5 attitudes that could be holding you back at work
While it is true that employers hire applicants based on their knowledge of the job and their skills, companies also prefer hiring individuals with a positive attitude. Someone who is forward-looking, good-natured, and dedicated to problem solving generally makes a more effective employee than one who is a complainer, a critic, or someone who passes the blame. Here are some common attitudes that may be interfering with your efforts to be successful at work.
A take-charge employee is often welcome at many companies. This type of personality can quickly identify and prioritise the issues that need to be addressed for progress. However, someone who is constantly trying to take charge beyond his or her boundaries as well as telling others how to do their job may provoke resentment rather than appreciation. A better approach is to offer assistance to someone who may need it rather than trying to impose your personal approach that may not be welcome.
A manipulative attitude may include attempts to be conniving in orchestrating things at work to go that person’s way. For example, the manipulator may try to coerce other employees to handle certain tasks so he or she can get the preferred ones. Manipulators sometimes distort the facts to represent an event in their favour. When discovered, the person can quickly lose favour with colleagues and supervisors and possibly be disciplined or receive training in collegial behaviour.
Technically, discrimination in all its forms is illegal as well as unethical in the workplace. However, some people find ways to project bias while trying to hide it. They might choose certain individuals to join their task force or committee while overlooking others who are suitable but unwanted by the biased person. This may be a subtle snub and hard to prove, but if evidence exists that qualified people were passed over because you didn’t feel they could do the job, the bias may be recognised and disciplined.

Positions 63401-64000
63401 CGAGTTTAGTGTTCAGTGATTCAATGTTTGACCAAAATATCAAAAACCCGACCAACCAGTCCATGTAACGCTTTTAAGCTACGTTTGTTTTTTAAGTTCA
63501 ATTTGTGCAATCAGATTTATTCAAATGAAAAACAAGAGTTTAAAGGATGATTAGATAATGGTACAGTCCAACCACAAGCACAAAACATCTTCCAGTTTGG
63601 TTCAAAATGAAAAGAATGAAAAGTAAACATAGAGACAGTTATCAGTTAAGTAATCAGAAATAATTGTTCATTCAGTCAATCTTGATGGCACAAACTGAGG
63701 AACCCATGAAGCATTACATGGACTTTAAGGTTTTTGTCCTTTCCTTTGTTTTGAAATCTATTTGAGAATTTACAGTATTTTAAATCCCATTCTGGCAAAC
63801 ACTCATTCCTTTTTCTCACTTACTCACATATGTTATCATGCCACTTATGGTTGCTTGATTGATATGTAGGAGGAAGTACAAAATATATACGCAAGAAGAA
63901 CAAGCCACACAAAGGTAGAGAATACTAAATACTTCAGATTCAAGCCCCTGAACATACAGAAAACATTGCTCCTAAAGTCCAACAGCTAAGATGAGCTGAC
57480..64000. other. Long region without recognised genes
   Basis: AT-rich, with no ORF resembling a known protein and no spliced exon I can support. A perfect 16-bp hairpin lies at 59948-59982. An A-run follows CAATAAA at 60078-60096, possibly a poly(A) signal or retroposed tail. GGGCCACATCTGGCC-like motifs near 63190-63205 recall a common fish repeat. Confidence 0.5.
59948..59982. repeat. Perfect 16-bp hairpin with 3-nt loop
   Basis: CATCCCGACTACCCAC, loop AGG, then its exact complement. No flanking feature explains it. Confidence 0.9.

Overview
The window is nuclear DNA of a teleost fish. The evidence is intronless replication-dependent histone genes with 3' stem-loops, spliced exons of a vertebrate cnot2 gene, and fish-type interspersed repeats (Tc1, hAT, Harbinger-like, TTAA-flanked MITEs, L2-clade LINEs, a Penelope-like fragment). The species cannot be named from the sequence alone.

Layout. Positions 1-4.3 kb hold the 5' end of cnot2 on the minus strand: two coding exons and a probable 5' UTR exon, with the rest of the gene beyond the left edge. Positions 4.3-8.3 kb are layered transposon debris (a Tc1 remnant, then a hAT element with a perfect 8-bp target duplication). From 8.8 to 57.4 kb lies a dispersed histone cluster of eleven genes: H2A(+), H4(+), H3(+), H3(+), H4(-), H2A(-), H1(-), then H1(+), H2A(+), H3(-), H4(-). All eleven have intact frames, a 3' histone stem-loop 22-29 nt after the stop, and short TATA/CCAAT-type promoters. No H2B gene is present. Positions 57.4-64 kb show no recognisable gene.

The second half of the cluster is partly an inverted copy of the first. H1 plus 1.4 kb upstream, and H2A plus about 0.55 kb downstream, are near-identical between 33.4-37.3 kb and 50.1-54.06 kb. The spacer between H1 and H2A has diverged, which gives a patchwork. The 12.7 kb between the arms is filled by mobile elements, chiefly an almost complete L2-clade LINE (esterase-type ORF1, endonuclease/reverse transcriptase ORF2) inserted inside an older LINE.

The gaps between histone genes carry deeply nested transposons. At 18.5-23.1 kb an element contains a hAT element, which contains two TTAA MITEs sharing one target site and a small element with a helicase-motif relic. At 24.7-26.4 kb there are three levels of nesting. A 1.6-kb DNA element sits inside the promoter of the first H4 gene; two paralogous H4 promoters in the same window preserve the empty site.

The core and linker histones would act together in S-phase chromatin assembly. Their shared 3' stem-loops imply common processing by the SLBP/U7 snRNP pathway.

A person who pretends to be one way around employees but another way when making decisions that impact them may be accused of being superficial. Being nice to someone and then gossiping behind their back is another example. Some employees try to impress their supervisors with gifts or working overtime, but their laxity in other areas raises concerns and negative perceptions. People respect those who honestly represent themselves consistently rather than projecting a false front or façade.
An attitude of carelessness will quickly be noticed and may lead to coworkers’ avoidance and supervisors’ distrust. Negligence on the job can be risky for many reasons. It makes the department or company look bad, it may lead to accidents, and it puts you in a bad light for possible bonuses or promotion. For these and other reasons, it is important and ethical to always do your best work with a careful attitude.
These questionable attitudes and others can be easily adjusted to improve job performance and enhance your professional reputation. Reflect on your dominant attitudes at work to see if anything should be changed or improved.